The site dedicated to Brazilian women of African descent
Note from BW of Brazil: As anyone who has read this blog for any amount of time must know by now, Brazilian society does not accept characteristics that remind it of its connection to Africa. That includes dark skin, curly/kinky hair and Afro-Brazilian religious practices. And since the nearly four centuries of slavery and the 127 years since its abolition, the nation’s non-black citizens continue to physically, verbally and psychologically assault the Afro-Brazilian population. But in recent years there’s been a noted change in the ways that black Brazilians are dealing with these daily assaults. Whereas less than 20 years ago, persons with curly/kinky hair (or cabelo crespo) often simply accepted verbal assaults or straightened their hair to avoid the turmoil. But nowadays more of them are standing up and demanding to be respected as citizens and the human beings that they are. This attitude can be seen as a direct challenge to the aesthetics of white supremacy. The case below is simply the latest in a long history of racial oppression in Brazil.
University design student in Belo Horizonte accuses teacher of a racial slur
Courtesy of Hoje em Dia
A student at the faculdade (college) Estácio de Sá of Belo Horizonte (Minas Gerais) is accusing a teacher of the institution of injúria racial (racial injury/slur). In a post published on her personal Facebook page, Mirna Guedes, 21, says she’s already been a victim the professor’s prejudice victim on three occasions, the first one last year.
According to the fashion design student, the first time she was criticized for having cabelos crespos (kinky/curly hair) and voluminous. Insistently she said several times, that I should straighten my hair. “She even said que eu seria mais bonita assim (that I would be more beautiful like that).”
The second time, the teacher returned to talk about my hair. Referring to some other university students who had done the procedure. “The third time, the 3rd of August, she approached me and asked me: ‘You haunted here. You haven’t graduated yet?’ I responded with a choked voice. This is a crime, racial prejudice. She evaded me,” said the girl.
Also in the post, the student emphasizes that she has suffered many racial prejudices. “There comes a time that it stifles, represses, that of which words fail me, sometimes the air in front of such a society. I only demand respect. I am moved to anger, I assume what I feel when I hear or see such barbarity. I am driven to justice. To the right to freedom of expression and to be who you want to be.”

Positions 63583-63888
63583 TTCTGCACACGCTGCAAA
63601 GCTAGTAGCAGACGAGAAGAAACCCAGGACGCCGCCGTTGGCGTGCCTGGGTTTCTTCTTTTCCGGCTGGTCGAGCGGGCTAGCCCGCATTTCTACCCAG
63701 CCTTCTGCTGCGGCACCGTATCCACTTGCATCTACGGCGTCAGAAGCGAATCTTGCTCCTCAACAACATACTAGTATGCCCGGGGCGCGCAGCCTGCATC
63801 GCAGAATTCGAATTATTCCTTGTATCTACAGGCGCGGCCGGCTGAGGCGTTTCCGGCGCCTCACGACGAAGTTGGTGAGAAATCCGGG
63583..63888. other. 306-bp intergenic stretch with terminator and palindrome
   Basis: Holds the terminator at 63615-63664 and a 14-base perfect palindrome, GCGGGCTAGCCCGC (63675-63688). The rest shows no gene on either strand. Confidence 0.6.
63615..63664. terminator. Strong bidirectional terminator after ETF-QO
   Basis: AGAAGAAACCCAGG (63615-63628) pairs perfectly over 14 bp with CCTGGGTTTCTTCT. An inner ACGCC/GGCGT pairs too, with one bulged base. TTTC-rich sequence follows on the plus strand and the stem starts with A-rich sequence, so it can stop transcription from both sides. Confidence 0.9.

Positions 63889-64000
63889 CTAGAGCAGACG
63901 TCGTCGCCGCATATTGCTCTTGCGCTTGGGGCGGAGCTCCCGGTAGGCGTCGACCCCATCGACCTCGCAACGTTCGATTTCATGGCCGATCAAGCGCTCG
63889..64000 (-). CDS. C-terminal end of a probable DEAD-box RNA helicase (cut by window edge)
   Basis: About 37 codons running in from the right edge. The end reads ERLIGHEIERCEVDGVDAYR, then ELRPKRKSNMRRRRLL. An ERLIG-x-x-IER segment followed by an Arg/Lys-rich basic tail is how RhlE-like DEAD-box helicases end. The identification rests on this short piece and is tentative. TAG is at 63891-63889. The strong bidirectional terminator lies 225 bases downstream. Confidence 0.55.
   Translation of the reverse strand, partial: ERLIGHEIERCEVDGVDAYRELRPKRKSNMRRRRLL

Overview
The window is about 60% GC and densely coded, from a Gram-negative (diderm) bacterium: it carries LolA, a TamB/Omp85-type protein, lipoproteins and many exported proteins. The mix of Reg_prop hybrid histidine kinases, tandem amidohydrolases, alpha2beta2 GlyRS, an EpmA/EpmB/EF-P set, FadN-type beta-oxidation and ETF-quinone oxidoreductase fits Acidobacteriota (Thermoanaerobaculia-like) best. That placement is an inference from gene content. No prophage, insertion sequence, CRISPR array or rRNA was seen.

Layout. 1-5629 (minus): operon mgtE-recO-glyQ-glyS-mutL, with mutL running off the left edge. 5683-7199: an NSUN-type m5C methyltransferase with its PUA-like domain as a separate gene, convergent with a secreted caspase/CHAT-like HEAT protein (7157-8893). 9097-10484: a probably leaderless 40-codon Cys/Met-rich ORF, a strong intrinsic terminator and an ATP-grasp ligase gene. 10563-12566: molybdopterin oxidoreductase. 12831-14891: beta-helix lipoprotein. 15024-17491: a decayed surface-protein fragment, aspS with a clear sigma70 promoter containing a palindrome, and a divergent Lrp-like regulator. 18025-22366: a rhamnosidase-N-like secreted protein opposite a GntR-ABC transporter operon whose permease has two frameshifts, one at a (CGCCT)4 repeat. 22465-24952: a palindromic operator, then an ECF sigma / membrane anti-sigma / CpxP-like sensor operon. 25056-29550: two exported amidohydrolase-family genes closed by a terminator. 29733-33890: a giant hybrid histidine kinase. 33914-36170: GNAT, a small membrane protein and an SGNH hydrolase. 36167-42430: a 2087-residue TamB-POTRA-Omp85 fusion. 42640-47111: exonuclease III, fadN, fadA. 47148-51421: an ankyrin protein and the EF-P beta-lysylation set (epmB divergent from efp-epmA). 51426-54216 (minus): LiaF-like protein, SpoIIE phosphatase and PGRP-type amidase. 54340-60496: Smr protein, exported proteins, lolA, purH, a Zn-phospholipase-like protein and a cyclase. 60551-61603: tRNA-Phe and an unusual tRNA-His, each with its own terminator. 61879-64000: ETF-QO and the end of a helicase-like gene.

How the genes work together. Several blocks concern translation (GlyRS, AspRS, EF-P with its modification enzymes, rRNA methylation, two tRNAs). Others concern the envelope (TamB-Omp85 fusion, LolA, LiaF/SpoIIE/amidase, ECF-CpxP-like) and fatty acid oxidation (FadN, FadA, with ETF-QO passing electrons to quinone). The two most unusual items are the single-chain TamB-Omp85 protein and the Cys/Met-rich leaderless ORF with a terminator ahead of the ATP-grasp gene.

According to the student, the first few times she was offended by the professor she sought assistance from the university, which did nothing. “But today, I describe here my rejection to any kind of prejudice or discrimination, whether racial or not. I am now waiting for justice to be done, I’ve gone to the specialized police station with my witnesses and I hope that steps are taken.”
Through the college’s press office, the general director and rector of the Centro Universitário Estácio de Belo Horizonte, Juciê Abreu states that the student didn’t seek the Rectory to address the recent episode. “Since we became aware of it, we have been trying to get in touch with her to clarify, which only happened at 6:15pm of Wednesday (5). The student can only talk to the institution tomorrow, the 6th at 6:30pm.”
Also according to the note, unlike what Mirna has stated in the previous episode, the Centro Universitário Estácio de Belo Horizonte sought clarification from the professor and the student herself and took the appropriate action at the time, considering therefore, the episode resolved.
“We emphasize that, under no circumstances, do we tolerate any type of discrimination with students and staff of the institution and, in the event of any occurrence that effect, the measures provided for in our Code of Ethics are taken.” The professor was approached for the report by press reps of Estácio, but declined to make a statement.
Source: Hoje em Dia
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